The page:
Canada’s International Student Program: Starting from January 1, 2024, specific students must now prove the availability of CAN$20,635 in funds, more than two-fold the earlier requirement of CDN$10,000.
The change aims to address a concerning trend where students, meeting the previous threshold, struggle upon arrival, exposing themselves to possible abuse and financial susceptibility. The modification is the first in a decade and echoes a broader scrutiny of Canada’s international student program by the federal government.
Economically, the new sum signifies 75% of the low-income cut-off in Canada (LICO), ensuring people have a adequate income for basic requirements. Marc Miller, Minister of Immigration, Refugees, and Citizenship, stressed that these changes are vital for the accomplishment of international students in Canada.
Nevertheless, accepting that not all students can meet the increased funds obligation, the government plans to pilot initiatives to support “underrepresented cohorts” of international students.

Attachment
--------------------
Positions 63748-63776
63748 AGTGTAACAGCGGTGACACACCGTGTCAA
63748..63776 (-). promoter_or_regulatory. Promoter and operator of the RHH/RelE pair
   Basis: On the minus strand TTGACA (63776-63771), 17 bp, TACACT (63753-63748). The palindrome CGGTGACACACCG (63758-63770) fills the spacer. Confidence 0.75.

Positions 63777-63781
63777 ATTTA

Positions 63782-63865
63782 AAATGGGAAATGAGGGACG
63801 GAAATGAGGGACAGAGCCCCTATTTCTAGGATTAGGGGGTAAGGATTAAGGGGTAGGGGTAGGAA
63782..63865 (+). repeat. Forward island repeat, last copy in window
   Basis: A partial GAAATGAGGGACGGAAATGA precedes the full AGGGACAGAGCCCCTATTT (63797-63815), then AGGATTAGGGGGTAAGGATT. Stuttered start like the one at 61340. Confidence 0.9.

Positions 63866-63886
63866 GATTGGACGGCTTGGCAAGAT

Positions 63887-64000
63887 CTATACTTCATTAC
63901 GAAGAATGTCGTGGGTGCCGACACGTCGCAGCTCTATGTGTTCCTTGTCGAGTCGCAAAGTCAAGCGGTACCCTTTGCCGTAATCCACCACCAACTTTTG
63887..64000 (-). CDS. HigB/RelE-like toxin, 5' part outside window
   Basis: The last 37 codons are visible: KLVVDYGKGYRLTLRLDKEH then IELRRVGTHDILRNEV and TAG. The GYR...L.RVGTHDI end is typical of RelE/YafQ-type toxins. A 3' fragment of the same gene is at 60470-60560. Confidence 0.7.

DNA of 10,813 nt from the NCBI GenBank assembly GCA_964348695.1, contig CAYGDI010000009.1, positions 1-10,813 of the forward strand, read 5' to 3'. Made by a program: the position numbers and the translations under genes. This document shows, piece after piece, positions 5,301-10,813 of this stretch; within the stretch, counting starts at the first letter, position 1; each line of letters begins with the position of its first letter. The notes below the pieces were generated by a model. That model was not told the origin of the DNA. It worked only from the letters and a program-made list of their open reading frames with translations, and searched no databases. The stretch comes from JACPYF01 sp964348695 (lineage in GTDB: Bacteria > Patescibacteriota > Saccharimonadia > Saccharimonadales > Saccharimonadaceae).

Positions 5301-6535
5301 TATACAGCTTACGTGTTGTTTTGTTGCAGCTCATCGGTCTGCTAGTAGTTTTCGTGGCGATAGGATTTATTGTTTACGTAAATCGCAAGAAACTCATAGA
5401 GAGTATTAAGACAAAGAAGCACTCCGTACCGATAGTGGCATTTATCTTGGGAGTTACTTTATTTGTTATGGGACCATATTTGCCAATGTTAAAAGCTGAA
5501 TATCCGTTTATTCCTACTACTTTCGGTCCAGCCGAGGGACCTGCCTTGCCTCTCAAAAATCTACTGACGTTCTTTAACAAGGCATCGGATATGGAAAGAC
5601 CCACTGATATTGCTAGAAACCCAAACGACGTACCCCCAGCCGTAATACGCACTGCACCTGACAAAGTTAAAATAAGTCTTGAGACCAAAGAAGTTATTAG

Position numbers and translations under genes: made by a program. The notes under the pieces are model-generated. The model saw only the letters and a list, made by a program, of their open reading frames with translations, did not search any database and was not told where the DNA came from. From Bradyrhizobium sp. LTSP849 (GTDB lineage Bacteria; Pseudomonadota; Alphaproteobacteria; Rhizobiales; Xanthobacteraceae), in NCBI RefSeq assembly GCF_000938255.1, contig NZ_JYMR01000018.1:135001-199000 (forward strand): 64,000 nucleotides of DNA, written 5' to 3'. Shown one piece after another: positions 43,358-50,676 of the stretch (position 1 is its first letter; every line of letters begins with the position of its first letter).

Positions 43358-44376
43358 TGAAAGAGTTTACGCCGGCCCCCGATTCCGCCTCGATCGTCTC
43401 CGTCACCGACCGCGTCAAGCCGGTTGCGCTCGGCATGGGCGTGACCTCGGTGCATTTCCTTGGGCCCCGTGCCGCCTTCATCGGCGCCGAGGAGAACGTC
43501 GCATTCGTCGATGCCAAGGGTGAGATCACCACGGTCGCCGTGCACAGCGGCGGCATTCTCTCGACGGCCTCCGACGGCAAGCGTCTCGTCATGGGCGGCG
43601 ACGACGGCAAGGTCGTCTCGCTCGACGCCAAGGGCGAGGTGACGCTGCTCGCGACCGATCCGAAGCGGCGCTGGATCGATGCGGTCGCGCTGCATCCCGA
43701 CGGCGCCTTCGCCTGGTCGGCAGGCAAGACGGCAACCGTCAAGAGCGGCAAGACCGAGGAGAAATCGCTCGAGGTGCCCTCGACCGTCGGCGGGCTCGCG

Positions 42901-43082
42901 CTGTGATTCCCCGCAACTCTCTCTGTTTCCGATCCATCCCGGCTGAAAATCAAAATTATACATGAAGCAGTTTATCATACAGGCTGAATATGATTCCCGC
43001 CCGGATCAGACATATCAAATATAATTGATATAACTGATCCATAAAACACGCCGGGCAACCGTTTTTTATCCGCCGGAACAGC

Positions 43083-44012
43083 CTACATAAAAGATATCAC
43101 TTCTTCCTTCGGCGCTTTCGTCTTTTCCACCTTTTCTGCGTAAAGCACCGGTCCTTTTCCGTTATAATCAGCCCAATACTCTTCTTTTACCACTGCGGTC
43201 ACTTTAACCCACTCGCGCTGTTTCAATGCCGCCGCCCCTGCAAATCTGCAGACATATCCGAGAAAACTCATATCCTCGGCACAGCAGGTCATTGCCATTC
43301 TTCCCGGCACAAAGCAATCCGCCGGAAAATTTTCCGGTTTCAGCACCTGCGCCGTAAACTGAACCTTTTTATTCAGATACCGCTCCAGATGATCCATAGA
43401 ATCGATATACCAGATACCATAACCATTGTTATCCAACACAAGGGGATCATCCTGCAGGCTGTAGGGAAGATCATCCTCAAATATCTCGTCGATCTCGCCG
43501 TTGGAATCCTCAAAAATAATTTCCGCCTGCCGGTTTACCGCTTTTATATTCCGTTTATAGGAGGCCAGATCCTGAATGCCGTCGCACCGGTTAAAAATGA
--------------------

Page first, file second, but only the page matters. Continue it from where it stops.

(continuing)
Critics, including Sarom Rho of Migrant Students United, argue that the sudden financial modification creates blocks for working-class students, warning crucial calls for stability, equality, and permanent residency for all.
The heightened financial prerequisite comes amid fears about the rising cost of living in Canada for international students. A September 2023 survey by the Daily Bread Food Bank revealed that living expenses estimated during the application process significantly underestimated the actual costs for students in Toronto.
As international students wrestle with financial challenges, Minister Marc Miller issued a warning to institutions and provinces, urging them to improve student supports.
He highlighted the need for institutes to accept a manageable number of students and provide satisfactory housing or support in finding off-campus accommodation. Ahead of September 2024, the government is set to take measures, including visa limitations, to guarantee organizations offer adequate support.
These changes highlight the evolving landscape of Canada’s international student program, with the government determined to strike a balance between enticing global talent and safeguarding the well-being of those pursuing education.